Thursday, November 3, 2011

The World Newspaper and the Yellow Press

There is a Hawaii History Chat Group on Facebook.  The administrator and members like to publish old photos, stories and sometimes old political cartoons regarding moments in Hawaiian history.  I love to read the discussions that ensue from these often controversial postings.  As an outsider and a haole, I rarely comment, but I’ve learned a lot from these postings.  This cartoon was recently posted on the wall of that group.  I have posted at my blog about several similar cartoons here and here (click for the links) that also were about Queen Lil’uokalani and Hawaii.  I have several ancestors who spoke up against the press in support of the Queen, even though she had little media support in Boston. 

this cartoon was posted on the Hawaii History Chat Group
on Facebook by Arnold Hokulani Kinau,
from The World newspaper, New York, 14 December 1893
In researching this political cartoon, I learned about the newspaper that printed it in 1893.  The World was published by Joseph Pulitzer in New York City between 1860 and 1931.  It is interesting to read the history of the newspaper, since its publisher was so famous.  The World was most infamous for its “yellow journalism” and muckraking stories.  In one scandal in 1864 it forged papers from Abraham Lincoln, causing The World to be shut down for three days.   It seems fitting that such a scandal sheet would publish such an offensive political cartoon.

However, even though it pioneered “yellow journalism”, The World was well known for other reasons, often to its credit.  Nellie Bly, not only one of the first woman reporters, started some of the first investigative journalism.   The World pioneered four color printing.  It also published the first newspaper crossword puzzles in 1913.  Best of all, it ran a series of articles blasting the Ku Klux Klan in the 1920s.  Their articles at this time period often supported the underdog in the story, and were pro-immigration.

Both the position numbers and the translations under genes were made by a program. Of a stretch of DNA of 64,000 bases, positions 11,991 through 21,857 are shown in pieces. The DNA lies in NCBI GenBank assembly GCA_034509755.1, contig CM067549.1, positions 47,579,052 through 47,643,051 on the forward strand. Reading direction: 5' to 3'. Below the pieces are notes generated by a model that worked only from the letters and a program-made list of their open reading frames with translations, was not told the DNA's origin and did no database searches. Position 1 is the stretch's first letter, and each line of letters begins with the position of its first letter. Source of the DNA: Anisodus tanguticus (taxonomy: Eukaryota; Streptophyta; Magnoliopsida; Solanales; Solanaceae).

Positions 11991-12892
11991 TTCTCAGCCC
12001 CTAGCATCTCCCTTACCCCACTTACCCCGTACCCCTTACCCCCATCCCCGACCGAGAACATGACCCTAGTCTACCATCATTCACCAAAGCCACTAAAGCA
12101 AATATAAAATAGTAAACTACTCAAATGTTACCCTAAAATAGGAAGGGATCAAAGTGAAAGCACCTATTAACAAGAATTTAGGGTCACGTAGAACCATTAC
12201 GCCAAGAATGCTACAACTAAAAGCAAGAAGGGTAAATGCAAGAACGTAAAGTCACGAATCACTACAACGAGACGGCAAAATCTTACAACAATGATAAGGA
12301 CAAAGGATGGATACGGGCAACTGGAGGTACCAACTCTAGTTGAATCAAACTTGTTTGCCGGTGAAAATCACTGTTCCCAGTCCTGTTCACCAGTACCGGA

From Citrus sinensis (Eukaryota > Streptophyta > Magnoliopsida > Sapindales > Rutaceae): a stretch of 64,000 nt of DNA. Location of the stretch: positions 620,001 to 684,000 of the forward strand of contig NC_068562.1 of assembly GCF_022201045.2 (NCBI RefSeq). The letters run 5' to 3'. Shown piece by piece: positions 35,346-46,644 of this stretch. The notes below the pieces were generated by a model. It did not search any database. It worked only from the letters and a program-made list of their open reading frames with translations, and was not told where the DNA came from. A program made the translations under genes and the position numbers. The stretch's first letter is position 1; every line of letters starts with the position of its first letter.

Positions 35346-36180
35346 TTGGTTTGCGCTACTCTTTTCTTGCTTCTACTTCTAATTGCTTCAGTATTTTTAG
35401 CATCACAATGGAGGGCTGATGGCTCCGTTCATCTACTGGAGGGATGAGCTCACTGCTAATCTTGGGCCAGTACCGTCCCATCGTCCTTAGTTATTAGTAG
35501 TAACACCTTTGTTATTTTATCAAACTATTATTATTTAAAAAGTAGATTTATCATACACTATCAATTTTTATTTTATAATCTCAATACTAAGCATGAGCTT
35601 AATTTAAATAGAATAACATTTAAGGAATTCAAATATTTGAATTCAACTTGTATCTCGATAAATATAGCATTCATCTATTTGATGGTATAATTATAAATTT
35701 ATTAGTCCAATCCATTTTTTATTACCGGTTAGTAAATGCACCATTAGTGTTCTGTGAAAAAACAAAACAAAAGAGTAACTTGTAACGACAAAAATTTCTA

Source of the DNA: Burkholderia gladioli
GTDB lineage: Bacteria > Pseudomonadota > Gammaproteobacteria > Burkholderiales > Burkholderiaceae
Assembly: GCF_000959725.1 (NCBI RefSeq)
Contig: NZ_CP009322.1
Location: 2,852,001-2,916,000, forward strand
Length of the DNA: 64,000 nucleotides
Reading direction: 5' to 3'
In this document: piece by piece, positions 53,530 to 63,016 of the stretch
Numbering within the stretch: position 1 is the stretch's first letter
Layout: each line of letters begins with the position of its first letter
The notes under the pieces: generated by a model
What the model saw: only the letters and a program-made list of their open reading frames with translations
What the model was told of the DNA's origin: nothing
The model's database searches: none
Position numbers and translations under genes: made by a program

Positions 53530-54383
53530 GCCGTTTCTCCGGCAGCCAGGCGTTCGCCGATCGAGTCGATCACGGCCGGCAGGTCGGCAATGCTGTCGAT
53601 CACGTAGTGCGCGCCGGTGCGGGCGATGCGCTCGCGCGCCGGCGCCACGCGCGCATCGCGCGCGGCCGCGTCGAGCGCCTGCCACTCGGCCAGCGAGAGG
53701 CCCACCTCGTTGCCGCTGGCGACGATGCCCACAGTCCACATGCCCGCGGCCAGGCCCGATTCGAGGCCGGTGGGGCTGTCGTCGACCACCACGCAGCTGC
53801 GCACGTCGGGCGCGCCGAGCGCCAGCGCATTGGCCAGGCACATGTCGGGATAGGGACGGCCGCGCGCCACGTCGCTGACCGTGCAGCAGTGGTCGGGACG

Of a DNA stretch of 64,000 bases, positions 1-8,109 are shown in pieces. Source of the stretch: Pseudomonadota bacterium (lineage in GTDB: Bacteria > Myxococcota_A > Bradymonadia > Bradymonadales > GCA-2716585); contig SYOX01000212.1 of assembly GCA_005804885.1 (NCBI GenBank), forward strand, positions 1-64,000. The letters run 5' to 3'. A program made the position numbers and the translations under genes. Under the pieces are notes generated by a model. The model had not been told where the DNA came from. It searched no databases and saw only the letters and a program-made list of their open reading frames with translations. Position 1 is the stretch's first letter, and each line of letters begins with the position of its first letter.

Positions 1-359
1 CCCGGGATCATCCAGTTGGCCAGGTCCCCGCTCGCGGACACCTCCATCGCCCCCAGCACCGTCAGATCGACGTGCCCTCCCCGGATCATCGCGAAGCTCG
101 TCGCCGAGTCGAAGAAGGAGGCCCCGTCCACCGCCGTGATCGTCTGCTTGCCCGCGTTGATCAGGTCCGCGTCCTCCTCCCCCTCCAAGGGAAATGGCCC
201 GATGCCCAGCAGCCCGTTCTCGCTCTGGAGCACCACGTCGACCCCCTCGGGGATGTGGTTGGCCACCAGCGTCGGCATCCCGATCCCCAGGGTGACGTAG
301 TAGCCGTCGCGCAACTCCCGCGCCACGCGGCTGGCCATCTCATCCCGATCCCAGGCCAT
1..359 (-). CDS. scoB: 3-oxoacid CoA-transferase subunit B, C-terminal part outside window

Joseph Pulitzer went on to become the founding benefactor of the Columbia Graduate School of Journalism in New York City.   As an immigrant from Hungary, he went on to become a member of the House of Representatives (1885 -1886) and died a millionaire.  The Pulitzer Prize was established posthumously after his death in 1911.  It is interesting to note that Pulitzer’s lasting legacies don’t reflect his personal record in publishing.
Joseph Pulitzer (1847 - 1911)
Yellow Journalism was well known for its scandalous headlines and sensational news stories with little or no research.  Today’s scandal sheets or tabloid newspapers sold in full color by the grocery store checkout are the legacy of these newspapers.   Political cartoons and newspapers from the past are useful for genealogical research, we can often gain a glimpse of life in the past that is not found in the usual genealogical sources.  Definitely not politically correct by today’s standards, this is the kind of journalism that was common in its own time.   From this we can start to see why our ancestors often held opinions we now consider incorrect, or why they voted, wrote or acted in ways that now puzzle us. We can read these examples of journalism from the past, but I still cannot believe how people fell for believing this stuff!   We haven’t come very far, have we?

For the truly curious:

Wikipedia article on The World  newspaper

A biography of Joseph Pulitzer- Pulitzer: A Life, by Brian Denis, 2001  see the online edition here

Another biography, Pulitzer: A Life in Politics, Print and Power, by James McGrath Morris, 2010

Copyright 2011, Heather Wilkinson Rojo


  1. excuse me can you tell me thhe symbolism in this picture

  2. The cartoon is a very derogatory depiction of Queen Lili'uokalani as a "barbarian". It is more of a warning. In 1893 American imperialists wanted to take over Hawaii, and were convinced that a "colored" leader was inadequate.